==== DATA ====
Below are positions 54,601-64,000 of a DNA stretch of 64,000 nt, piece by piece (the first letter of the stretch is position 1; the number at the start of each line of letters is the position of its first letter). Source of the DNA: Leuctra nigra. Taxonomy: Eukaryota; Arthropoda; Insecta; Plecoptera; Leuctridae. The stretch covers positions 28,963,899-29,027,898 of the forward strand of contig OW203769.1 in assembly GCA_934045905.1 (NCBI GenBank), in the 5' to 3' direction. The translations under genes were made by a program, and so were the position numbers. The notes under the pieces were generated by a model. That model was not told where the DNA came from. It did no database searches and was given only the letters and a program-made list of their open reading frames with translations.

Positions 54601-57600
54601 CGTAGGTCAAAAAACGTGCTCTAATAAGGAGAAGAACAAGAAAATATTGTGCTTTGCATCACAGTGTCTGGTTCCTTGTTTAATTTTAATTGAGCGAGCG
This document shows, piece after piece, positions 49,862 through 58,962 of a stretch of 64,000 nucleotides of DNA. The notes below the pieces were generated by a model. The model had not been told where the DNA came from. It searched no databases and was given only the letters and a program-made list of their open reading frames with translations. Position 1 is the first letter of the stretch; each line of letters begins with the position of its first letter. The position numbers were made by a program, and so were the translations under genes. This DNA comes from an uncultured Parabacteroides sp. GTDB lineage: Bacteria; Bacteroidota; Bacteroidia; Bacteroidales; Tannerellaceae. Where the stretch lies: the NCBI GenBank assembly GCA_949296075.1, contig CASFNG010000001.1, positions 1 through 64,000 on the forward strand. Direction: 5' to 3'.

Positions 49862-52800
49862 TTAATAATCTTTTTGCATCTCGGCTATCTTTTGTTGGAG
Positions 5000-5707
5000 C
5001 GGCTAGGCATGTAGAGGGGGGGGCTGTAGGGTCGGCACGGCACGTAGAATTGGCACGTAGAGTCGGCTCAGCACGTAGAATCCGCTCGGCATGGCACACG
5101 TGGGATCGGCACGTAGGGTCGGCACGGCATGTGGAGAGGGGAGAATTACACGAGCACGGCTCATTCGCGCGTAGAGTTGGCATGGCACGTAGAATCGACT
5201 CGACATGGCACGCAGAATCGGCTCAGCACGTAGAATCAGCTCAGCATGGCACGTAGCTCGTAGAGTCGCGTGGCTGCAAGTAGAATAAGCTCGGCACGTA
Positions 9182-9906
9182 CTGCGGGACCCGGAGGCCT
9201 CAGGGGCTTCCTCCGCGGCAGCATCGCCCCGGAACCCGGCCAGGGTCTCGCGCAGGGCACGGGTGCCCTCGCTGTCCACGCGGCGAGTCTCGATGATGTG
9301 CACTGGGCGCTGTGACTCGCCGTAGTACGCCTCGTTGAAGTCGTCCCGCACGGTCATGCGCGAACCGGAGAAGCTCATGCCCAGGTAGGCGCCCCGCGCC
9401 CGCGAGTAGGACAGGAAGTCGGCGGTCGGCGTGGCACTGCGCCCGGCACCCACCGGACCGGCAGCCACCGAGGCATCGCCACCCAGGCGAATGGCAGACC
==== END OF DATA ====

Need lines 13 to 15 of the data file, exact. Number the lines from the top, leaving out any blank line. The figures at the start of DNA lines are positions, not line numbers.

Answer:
9182 CTGCGGGACCCGGAGGCCT
9201 CAGGGGCTTCCTCCGCGGCAGCATCGCCCCGGAACCCGGCCAGGGTCTCGCGCAGGGCACGGGTGCCCTCGCTGTCCACGCGGCGAGTCTCGATGATGTG
9301 CACTGGGCGCTGTGACTCGCCGTAGTACGCCTCGTTGAAGTCGTCCCGCACGGTCATGCGCGAACCGGAGAAGCTCATGCCCAGGTAGGCGCCCCGCGCC